UK government links up with airlines to fly stranded Britons home

Up to £75m has been set aside to repatriate UK nationals

In this handout photo provided by 10 Downing Street, Britain's Foreign Secretary Dominic Raab answers questions from the media via a video link during a media briefing on coronavirus in Downing Street, London, Monday, March 30, 2020. The new coronavirus causes mild or moderate symptoms for most people, but for some, especially older adults and people with existing health problems, it can cause more severe illness or death. (Pippa Fowles/10 Downing Street via AP)
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UK Foreign Minister Dominic Raab on Monday said the government was working with airlines to take home tens of thousands of stranded British travellers.

British Airways, Virgin and EasyJet will fly home Britons who are stuck in countries where commercial flights have been stopped.

“This is a worrying time for many British citizens travelling abroad," Mr Raab said on Monday.

“We’ve already worked with airlines and governments to enable hundreds of thousands to return home on commercial flights, and we will keep as many of those options open as possible.

"Where commercial flights are no longer running the government will provide support for special charter flights to help British nationals back home."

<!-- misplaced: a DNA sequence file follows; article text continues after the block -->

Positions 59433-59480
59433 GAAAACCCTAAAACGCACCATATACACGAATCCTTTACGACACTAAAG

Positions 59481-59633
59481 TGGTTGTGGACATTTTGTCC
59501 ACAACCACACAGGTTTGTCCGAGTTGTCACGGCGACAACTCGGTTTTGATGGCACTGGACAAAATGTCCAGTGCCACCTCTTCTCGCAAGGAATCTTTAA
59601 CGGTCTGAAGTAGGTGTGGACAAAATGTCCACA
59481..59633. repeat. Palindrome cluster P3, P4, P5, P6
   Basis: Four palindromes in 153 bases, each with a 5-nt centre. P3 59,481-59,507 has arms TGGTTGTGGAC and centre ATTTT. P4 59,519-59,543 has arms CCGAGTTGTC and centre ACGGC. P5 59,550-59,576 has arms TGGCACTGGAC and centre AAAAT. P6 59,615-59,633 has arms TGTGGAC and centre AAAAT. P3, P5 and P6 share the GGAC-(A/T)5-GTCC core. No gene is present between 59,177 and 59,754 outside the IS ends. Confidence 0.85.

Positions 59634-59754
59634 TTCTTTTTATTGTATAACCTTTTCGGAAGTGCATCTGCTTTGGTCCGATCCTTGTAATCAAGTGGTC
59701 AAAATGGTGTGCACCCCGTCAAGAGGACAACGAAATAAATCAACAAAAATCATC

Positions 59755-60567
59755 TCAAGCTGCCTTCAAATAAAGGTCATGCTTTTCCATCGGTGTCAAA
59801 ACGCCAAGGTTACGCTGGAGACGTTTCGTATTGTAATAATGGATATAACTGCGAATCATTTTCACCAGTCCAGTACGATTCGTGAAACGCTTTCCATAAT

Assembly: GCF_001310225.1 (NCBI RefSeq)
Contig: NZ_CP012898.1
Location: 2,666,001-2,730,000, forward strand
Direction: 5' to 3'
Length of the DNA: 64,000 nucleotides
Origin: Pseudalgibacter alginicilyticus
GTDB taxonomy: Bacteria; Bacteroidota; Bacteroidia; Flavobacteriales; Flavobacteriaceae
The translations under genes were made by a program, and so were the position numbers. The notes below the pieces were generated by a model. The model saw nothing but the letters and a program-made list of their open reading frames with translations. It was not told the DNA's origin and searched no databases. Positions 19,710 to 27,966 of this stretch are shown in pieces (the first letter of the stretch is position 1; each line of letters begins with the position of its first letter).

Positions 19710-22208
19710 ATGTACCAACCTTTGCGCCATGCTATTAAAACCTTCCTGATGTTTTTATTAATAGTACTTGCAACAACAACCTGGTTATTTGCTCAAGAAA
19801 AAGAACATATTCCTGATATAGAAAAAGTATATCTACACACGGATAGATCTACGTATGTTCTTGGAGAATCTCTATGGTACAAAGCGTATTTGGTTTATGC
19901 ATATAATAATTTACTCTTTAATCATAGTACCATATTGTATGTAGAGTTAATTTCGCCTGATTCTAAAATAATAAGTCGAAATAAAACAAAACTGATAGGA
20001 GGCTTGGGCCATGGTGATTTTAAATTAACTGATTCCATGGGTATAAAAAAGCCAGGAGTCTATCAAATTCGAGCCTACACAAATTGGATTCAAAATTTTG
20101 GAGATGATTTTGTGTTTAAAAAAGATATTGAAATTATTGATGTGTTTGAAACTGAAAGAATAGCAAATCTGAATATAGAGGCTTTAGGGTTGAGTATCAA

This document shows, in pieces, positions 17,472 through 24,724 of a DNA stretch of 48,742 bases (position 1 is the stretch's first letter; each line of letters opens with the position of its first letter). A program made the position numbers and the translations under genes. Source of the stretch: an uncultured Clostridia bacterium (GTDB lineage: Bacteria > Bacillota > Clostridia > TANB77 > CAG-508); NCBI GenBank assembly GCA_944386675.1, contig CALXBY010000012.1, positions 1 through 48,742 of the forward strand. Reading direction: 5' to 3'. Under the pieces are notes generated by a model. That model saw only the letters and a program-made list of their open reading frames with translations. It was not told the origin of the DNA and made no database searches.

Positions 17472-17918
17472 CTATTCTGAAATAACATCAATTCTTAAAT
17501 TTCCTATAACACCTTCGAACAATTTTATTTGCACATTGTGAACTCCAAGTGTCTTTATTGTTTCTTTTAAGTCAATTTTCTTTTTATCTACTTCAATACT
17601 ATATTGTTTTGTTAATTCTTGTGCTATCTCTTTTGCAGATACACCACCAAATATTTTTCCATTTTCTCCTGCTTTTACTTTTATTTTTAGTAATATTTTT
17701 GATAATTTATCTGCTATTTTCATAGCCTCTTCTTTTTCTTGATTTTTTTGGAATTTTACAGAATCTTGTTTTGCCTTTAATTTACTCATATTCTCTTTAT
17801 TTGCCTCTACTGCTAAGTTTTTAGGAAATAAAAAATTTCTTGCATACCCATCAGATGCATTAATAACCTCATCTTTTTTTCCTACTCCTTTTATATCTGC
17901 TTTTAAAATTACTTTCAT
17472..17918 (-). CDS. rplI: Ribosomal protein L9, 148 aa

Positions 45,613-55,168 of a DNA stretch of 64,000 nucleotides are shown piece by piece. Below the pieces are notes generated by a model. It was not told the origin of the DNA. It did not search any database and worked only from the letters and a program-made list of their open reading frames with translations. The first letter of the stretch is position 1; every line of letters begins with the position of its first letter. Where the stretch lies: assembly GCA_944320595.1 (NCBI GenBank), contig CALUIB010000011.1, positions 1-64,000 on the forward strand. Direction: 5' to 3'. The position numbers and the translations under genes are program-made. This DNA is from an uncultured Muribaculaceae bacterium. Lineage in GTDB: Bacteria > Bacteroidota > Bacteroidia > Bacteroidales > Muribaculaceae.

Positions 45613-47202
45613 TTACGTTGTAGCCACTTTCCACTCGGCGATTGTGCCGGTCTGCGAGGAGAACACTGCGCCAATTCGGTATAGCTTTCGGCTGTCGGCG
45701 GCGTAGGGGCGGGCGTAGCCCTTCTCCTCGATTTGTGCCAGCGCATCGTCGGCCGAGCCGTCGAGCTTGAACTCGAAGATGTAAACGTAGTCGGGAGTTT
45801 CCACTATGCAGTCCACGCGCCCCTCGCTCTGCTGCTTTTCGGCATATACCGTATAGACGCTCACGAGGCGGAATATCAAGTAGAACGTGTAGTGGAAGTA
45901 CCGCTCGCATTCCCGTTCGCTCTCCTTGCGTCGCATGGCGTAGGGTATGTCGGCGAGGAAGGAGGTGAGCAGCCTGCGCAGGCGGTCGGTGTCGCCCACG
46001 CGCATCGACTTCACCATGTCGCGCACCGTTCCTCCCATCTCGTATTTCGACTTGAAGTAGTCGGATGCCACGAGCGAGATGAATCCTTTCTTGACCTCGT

Up to £75 million ($92.9m/Dh341.2m) has been set aside to take stranded UK travellers home.

The flights will be set up first in countries with the largest numbers of British travellers.

Local health care and ease of travel will also help to determine where the flights go.

Some charter flights are already running from Tunisia and Ghana.

India and South Africa are expected to be have repatriation flights this week.
The Foreign Office said it was "negotiating intensely" with national governments to have the flights authorised.

An undated handout photograph released by the University Hospitals of Derby and Burton NHS Foundation Trust, and received in London on March 30, 2020, shows NHS consultant Amged El-Hawrani who died after contracting Covid-19. A top ear, nose and throat surgeon was on March 29, 2020, named as one of the victims of the novel coronavirus. Amged El-Hawrani, 55, died in hospital in Leicester in central England. His family said he was a "loving and much-loved husband, son, father, brother and friend".
 - RESTRICTED TO EDITORIAL USE - MANDATORY CREDIT "AFP PHOTO / University Hospitals of Derby and Burton NHS Foundation Trust / HANDOUT " - NO MARKETING - NO ADVERTISING CAMPAIGNS - DISTRIBUTED AS A SERVICE TO CLIENTS
 / AFP / University Hospitals of Derby and Burton NHS Foundation Trust / - / RESTRICTED TO EDITORIAL USE - MANDATORY CREDIT "AFP PHOTO / University Hospitals of Derby and Burton NHS Foundation Trust / HANDOUT " - NO MARKETING - NO ADVERTISING CAMPAIGNS - DISTRIBUTED AS A SERVICE TO CLIENTS

The death toll in the UK rose to 1,451 on Monday.

Three doctors - including two of Sudanese background - in the UK made the “ultimate sacrifice” after they died in the frontlines of the coronavirus battle fight.

Consultant Amged El Hawrani, Dr Adil El Tayar, and Dr Habib Zaidi, a GP, all lost their lives last week.

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